Few likely need an introduction to Liv Ullmann, at least not a proper one anyway. Yes, she was arguably Ingmar Bergman’s definitive muse. Yes, she’s been in the cinema since 1959. And yes, she has managed to continue working, both as a performer and director, despite the ever-evolving nature of her industry. She has remained relevant, and I discovered why upon talking to her at this year’s Toronto International Film Festival: she’s genuine. Over the years, this job has granted me the opportunity to speak to many artists. Some are assholes, some are thoughtful, and some are gifted enough to play the role of the thoughtful interviewee. Ullmann is none of the above. She is herself, fully and completely. Her answers come from the heart, and when she speaks you see someone who has lived a full and fascinating life, and yet still has the appetite to continue living and creating. After the success of Miss Julie, I suspect she’ll be doing plenty of both in the years to come.
Samuel Fragoso: Your movie was quite good.
Liv Ullmann: Why you say quite? It was so-so?
Fragoso: No, quite meaning I enjoyed it.
Ullmann: (Laughs.) I thought when you say ‘It’s quite good’ you’re really saying that it’s ‘Kinda good.’
Fragoso: I don’t think quite is a quantifier. It just means that it’s good. Not a masterpiece, but good.
Ullmann: Ah, okay.
Fragoso: Your career really jumpstarted on the stage playing Nora in Henrik Ibsen’s A Doll House.
Ullmann: It was the first thing I ever did in the United States on the stage. And so I appeared on the cover of Newsweek, which was the great.
Fragoso: How much of your work and industry has changed since that play in the 1960s?
Ullmann: Everything has. Because I have changed too. So the way I look at the world is different from when I looked at it in the mid-1950s. But the world has changed even without me looking at it being a changed person myself. It’s somewhat terrifying now, and it was terrifying then too because of wars and the atomic bomb and such. But it’s terrifying now because it’s all so … disconnected. There is so little connection between people. For me, that is terrifying. When people are sitting like that guy there [she points at a man with his face in his phone] all the time and looking at this [she pulls out her phone].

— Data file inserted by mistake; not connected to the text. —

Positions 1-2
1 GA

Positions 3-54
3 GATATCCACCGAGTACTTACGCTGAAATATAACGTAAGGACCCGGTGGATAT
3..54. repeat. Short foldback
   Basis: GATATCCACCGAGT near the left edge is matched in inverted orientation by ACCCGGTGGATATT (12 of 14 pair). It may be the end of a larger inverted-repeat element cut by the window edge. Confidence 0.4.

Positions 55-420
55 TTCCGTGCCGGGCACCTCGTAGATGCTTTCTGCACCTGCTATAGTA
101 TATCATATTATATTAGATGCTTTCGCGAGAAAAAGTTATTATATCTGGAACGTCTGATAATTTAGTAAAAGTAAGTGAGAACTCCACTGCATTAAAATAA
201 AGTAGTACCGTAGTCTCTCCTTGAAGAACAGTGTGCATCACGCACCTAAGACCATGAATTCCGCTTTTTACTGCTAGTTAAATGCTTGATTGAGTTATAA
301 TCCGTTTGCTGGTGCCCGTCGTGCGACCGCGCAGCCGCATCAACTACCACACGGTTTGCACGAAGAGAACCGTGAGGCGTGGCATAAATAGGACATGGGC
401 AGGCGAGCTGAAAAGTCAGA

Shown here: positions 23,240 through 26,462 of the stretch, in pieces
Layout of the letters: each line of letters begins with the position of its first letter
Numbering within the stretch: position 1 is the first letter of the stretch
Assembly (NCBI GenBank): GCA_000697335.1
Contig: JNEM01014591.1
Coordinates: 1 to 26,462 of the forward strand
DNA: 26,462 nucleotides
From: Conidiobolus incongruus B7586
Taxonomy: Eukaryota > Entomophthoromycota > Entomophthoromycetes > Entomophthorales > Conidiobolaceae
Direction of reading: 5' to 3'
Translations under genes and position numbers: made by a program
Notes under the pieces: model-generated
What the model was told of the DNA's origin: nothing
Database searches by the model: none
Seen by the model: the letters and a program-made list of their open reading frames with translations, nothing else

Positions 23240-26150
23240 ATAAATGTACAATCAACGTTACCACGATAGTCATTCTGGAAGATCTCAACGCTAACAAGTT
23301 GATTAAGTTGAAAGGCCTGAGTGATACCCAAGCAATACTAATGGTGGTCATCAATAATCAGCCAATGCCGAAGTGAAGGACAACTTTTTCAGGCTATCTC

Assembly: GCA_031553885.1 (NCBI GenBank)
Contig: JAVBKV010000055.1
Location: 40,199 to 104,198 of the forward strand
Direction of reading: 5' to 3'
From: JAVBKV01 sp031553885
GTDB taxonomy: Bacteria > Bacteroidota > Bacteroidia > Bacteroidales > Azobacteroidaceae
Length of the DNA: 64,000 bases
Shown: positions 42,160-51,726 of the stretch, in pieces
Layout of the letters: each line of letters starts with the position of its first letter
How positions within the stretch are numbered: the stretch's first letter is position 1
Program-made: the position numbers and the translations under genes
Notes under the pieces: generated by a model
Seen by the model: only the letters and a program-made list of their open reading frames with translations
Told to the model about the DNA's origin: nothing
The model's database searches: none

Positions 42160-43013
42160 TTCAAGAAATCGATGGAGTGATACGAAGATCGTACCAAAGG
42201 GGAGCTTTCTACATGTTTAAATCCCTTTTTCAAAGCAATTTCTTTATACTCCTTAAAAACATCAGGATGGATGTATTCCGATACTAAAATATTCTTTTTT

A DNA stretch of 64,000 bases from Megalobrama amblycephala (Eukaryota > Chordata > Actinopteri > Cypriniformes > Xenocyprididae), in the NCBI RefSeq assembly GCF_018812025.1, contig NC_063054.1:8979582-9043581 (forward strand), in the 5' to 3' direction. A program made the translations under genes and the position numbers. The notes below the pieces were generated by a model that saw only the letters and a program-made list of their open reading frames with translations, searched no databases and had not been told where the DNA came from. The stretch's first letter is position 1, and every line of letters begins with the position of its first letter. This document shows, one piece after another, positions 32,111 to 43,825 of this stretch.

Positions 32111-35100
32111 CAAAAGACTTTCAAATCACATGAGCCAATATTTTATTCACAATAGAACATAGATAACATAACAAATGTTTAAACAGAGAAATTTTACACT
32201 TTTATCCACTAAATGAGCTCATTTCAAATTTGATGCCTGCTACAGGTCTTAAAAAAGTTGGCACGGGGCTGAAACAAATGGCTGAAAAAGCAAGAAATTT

Fragoso: It’s terrifying isn’t it?
Ullmann: To me it is terrifying when I watch TV and on the air it says, ‘Do you want to chat about this? Let’s chat about this.’ So while they’re watching something they also go somewhere to chat about what they’re watching. There’s no connection. And since I don’t even do this, and that is my choice, that terrifies me more. Sooner or later I will be excluded, because I don’t do that. And that’s the only way you can connect with people.
Fragoso: It’s not the only way. But yes, we live in an age, and I admit to being a byproduct of this age, where people predominantly connect through technology. Face-to-face interaction is scarce.
Ullmann: I find it unsettling because I don’t know where it will end, and I do feel, yes, if you don’t do this you will be with no connection at all. And then one day even you guys, who connect through this (raises the phone again), will feel some kind of despair. Because where is it taking you?
Fragoso: It’s taking us to an uncertain, and probably bad, place. Do you think people can still connect to movies?